From a fossil bed deep within Colombia’s Cerrejón coal mine emerges Titanoboa, the largest snake ever found. This Paleocene reptile—from the epoch following the dinosaurs’ demise—stretches our concept of what a snake can be. At 48 feet, this mega snake was longer than a school bus and was at the top of the monster-eat-monster food chain.
Organized by the Smithsonian Institution Traveling Exhibition Service in collaboration with the Smithsonian Tropical Research Institute, the Smithsonian Channel, and the Florida Museum of Natural History, Titanoboa: Monster Snake is an amazing look at a lost world and the incredible creatures that inhabited it.
Visitors explore how archaeologists in the early 20th century unearthed some of Egypt’s most renowned treasures, including the tomb of Tutankhamun. The exhibit includes a trip through the realistic entrance to Tut’s tomb and the opportunity to view artifact recreations of best-known pieces including the Golden Throne, chariots, the Golden Shrine and outer sarcophagus. These replicas are one of only two sets that were authorized by the Egyptian Ministry of Antiquities.
Visitors have the unique opportunity to explore an Egyptian mummy by using state-of-the-art technology that allows the user to “scan” a mummy replica in real time and view actual medical imaging taken of a real mummy.
Children of all ages are struck with a sense of awe as they approach the 35-foot long Tyrannosaurus rex that lowers its head and roars at them! A Triceratops, Ankylosaur and a ferocious raptor give a further glimpse into the past. Also represented is the Ichthyosaur, a gigantic marine reptile that swam in the waters of Nevada during the time of the dinosaurs.
This one of a kind exhibit showcases the science and technology used to unlock the secrets of the world’s most preserved dinosaur in the flesh, the Dinosaur Mummy, Leonardo! The 23-foot-long plant eater from the late Cretaceous period was naturally mummified before it was turned into a fossil. It provides researchers with an extremely rare glimpse of skin texture, muscles, internal organs and the remnants of the dinosaur’s last meal. This exhibit reveals some never before seen images of the dinosaur mummy as we tell the story of the ground-breaking research conducted on this amazing fossil.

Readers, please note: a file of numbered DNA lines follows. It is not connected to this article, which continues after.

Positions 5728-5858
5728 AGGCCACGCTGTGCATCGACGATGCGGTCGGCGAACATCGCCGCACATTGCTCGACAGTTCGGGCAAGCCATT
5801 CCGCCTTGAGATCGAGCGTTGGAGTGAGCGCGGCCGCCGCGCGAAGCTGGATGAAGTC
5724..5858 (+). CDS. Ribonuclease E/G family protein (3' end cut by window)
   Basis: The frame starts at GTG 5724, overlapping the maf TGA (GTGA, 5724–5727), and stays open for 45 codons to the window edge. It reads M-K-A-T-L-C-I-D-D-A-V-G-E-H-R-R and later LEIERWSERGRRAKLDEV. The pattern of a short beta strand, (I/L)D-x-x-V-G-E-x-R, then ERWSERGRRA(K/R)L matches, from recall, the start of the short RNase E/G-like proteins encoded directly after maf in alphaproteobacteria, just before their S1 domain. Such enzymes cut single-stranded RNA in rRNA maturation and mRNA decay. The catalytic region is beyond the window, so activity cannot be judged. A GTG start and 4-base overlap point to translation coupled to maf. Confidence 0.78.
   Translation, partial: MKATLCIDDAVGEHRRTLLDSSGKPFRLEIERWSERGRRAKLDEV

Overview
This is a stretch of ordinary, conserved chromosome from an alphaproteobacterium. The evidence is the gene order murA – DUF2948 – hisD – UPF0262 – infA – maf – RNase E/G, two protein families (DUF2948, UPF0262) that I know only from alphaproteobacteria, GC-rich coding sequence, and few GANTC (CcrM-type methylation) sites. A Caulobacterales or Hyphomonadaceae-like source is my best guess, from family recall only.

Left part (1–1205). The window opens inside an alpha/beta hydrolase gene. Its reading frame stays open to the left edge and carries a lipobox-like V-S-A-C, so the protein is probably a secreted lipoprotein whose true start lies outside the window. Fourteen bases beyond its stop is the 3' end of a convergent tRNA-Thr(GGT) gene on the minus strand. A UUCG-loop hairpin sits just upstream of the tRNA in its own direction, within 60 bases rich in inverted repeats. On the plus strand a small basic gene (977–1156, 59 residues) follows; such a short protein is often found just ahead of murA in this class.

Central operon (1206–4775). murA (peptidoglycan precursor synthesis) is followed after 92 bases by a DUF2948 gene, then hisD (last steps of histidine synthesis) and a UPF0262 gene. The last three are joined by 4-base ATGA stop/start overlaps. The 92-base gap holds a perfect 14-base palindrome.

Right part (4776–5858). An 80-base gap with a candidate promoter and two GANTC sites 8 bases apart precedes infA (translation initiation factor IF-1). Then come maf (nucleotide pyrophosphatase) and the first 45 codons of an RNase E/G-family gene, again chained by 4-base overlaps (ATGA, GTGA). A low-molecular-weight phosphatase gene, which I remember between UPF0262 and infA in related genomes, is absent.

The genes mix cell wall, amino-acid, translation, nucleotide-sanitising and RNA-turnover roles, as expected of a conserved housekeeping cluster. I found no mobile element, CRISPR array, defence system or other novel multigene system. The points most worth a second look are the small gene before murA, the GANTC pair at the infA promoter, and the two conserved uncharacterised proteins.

Visitors are submerged in the special effects of this ocean experience. Live sharks and stingrays occupy a 3,000-gallon tank while other colorful and fascinating creatures from the deep occupy additional jewel tanks. Lifesize recreations of various species of sharks and fish hang from the ceilings and walls.
In addition to our marine life, the Las Vegas Natural History Museum is home to many terrestrial animals including Burmese pythons, tarantulas, scorpions, snakes and lizards.
The Gary & Matthew Primm African Savanna Gallery showcases the breathtaking beauty of southern Africa, featuring a watering hole scene and predator-prey relationships.
The African Rainforest exhibit features the diverse life found in an African jungle. With the push of a button, visitors can see and learn about the animals hidden in the trees and thick brush, and experience a thunderstorm with rain and lightning.
This gallery showcases the amazing adaptations of mammal families. Dozens of mounted animals open visitors' eyes to the variety of ways mammals have adapted physically and in behavior for survival. Families on display include bears, antelope, big cats, wild dogs, deer, and more.
The Wild Nevada Gallery draws visitors into the scenic but rugged beauty of the Mojave Desert. A large variety of plants and animals are featured in this multi-sensory gallery, engaging visitors with computer animation and interactive exhibits.
Discover bizarre characteristics of ice age beasts including Smilodon (saber-tooth cat), a giant ground sloth, and more. See real prehistoric camel and mammoth fossils discovered her in Las Vegas.
The Museum's Geology Gallery explores breaking science news, the phenomenon of fluorescent minerals and geological natural resources.
Families connect in the Young Scientist Center as they become paleontologists and dig for fossils or explore the depths of the ocean as a marine biologist inside a submarine. The Museum brings technology to children's fingertips with computers, microscopes, and interactive exhibits.
The Las Vegas Natural History Museum will convert an approximately 1,200 square foot space into a live, working laboratory. The Learning Lab will be in part, a learning laboratory for college students; in part a research facility for research associates and; in part a live exhibition for Museum visitors.